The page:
Aloha granite sign

One of six granite signs around the island. Photo by Barbara Bennett

Residents may note that five of six red granite signs placed strategically around the island and carved with messages of aloha are sparkling like new once again. The sixth is soon to be refurbished.

The stone signs, imported from India, are a gift given by Satguru Sivaya Subramuniyaswami, affectionately known as Gurudeva. The founder of the Kaua`i Hindu Monastery, Gurudeva gave the signs to the people of Kaua`i in 2001. According to a blog on the Monastery’s website, they are carved from the same granite used in constructing the new San Marga Iraivan Temple in Wailua.

Former Mayor Maryanne Kusaka recalls Gurudeva coming to her office and expressing that it was important that leaders of the island network and from that time, community leaders gathered as they sought to find a vision for the island. They searched for something they believed would describe the beauty and heart of Kaua`i.

“At one point, we decided that what we were doing is describing aloha,” says Kusaka. She adds that Gurudeva believed it was a wise choice for a vision because “it says so many more things than words can express.”

Drawing upon the vision work, Gurudeva had three of the granite signs inscribed with the message, “Aloha – It’s Kaua`i’s Spirit.” Three more of the stone signs bear the inscription, “Kaua`i — One island, many peoples, all Kauaians.”

He unveiled them at an open house on the temple grounds in July, 2001.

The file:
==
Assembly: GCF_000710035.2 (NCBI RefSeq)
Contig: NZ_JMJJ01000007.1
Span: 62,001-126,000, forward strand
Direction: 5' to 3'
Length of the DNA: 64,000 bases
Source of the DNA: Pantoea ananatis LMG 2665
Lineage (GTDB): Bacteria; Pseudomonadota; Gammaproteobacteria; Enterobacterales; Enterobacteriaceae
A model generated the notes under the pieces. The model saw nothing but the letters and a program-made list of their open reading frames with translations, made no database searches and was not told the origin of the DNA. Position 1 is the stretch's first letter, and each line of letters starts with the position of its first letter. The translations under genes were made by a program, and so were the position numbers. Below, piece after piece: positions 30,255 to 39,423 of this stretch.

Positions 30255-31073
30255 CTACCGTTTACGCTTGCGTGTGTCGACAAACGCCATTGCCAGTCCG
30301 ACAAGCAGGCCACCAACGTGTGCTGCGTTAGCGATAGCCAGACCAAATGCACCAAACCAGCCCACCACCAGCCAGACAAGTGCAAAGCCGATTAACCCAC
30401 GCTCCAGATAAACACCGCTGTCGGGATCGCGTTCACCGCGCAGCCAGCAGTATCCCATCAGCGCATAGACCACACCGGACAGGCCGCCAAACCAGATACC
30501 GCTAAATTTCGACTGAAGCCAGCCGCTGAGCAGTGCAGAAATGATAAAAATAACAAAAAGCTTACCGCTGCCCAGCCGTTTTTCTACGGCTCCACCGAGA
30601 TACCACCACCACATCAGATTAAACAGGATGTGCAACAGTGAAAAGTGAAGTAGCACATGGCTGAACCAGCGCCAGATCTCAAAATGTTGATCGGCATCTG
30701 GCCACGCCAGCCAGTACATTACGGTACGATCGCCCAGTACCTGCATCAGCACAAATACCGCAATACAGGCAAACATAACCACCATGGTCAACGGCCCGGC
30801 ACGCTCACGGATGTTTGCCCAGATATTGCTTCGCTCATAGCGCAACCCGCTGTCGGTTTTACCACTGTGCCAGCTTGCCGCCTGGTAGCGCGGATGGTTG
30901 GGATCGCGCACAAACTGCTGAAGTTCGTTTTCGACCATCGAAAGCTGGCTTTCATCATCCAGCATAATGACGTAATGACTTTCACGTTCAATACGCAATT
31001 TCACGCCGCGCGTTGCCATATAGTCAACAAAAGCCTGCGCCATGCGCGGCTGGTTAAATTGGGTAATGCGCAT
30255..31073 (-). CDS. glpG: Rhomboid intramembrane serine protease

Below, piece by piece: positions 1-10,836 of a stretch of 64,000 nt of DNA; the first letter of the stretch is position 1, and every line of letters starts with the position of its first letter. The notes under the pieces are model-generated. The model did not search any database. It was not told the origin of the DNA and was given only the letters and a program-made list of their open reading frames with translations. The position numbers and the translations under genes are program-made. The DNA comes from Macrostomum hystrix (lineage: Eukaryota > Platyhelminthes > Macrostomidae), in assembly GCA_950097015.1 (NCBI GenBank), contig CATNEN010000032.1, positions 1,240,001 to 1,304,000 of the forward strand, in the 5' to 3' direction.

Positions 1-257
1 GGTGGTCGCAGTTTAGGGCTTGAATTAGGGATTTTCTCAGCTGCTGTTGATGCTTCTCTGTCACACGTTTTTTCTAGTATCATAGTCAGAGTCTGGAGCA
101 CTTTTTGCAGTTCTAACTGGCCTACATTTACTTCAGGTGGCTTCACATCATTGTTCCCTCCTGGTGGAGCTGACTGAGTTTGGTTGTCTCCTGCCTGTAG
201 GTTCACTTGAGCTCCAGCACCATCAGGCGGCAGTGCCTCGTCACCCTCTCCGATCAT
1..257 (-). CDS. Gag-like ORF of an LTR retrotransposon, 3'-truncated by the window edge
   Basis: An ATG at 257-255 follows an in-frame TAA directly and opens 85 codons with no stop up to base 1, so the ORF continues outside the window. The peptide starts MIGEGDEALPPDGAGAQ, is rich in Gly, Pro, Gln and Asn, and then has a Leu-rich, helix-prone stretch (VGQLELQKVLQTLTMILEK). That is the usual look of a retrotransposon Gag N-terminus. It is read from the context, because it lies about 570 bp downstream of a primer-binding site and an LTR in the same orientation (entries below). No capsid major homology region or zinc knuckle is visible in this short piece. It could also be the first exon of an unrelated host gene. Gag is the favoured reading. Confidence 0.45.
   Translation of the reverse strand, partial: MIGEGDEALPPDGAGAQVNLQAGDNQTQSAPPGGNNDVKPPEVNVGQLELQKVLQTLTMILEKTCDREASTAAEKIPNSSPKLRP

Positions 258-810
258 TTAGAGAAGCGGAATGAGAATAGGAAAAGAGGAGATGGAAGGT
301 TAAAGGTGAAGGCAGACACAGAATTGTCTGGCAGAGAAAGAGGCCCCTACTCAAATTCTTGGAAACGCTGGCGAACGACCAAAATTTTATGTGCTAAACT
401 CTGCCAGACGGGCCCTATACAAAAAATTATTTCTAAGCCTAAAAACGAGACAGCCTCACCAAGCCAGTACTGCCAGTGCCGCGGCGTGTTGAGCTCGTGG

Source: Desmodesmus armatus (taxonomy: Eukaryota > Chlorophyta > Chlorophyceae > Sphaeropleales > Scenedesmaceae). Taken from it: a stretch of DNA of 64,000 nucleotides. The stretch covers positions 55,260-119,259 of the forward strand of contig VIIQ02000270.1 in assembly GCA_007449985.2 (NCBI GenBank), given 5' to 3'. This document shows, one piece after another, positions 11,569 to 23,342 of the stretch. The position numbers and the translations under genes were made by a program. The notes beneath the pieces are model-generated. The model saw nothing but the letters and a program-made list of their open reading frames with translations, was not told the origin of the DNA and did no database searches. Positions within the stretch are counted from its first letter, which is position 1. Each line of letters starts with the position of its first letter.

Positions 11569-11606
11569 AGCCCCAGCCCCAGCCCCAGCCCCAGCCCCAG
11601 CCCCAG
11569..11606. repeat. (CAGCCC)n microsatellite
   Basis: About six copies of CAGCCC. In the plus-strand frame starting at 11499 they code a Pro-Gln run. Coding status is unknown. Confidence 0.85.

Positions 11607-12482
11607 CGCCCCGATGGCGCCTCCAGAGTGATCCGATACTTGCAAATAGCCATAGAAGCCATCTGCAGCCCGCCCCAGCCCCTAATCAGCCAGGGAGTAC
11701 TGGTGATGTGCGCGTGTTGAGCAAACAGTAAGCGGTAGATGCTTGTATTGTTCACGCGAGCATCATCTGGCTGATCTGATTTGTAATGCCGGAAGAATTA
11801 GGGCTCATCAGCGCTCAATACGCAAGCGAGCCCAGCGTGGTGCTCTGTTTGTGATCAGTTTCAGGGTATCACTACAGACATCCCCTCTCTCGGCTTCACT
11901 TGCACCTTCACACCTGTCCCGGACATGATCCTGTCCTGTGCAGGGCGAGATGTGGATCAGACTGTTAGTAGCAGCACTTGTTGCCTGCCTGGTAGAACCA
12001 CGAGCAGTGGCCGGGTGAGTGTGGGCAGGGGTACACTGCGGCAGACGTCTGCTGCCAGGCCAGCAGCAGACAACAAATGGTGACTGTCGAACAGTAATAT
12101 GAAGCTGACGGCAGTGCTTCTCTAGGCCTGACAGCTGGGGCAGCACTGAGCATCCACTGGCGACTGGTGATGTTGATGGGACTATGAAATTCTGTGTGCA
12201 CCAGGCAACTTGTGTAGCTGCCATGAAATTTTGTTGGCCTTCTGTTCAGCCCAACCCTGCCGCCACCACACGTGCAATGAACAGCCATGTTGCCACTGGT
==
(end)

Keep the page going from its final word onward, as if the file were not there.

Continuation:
Says Kusaka, “I saw Gurudeva’s vision. His vision of this island is oneness and he wanted to keep it fresh in minds of all Kauaians and visitors.

“The way he expressed it encapsulated the definition of aloha. He meant we came from many backgrounds, yet we were all Kauaians, we all lived here in harmony, and that’s the message he wanted to get out.”

These six gifts of Gurudeva are located as follows: at the police station in Princeville; at Lydgate Park; in Po`ipu, where there are two — one at Po`ipu Beach Park and the other at the fire station; at Nawiliwili Park; and at the park by Kekaha Neighborhood Center.

Kusaka says Gurudeva challenged her to find locations and workmen to fashion rock encasements so the signs could withstand heavy winds and strong weather. Her friend, Rosie Bukoski, found the laborers — Tongan stone workers — Bukoski donated lava rocks from her backyard in Koloa.

A decade later, a friend called to Kusaka’s attention the state of the signs, and, Kusaka agreed, saying, “I noticed they were looking horrible.”

Stained by weather, mildew, mold and other elements, they clearly need refurbishing. When Kusaka contacted the temple to discuss it, there was no hesitation. Says Kusaka, “They’ll take care of it as long as it needs to be taken care of.”

Kusaka goes on to say, “I was so touched. I’ve done so many volunteer projects and many times after a project is done, it’s neglected in later years.

“In this case, it’s so gratifying to see the Hindu temple say ‘it was something our Gurudeva did that we want to perpetuate in his honor.’ This brought joy to my heart.

“It’s a legacy that carries on his gift to Kaua`i that will live on in time.”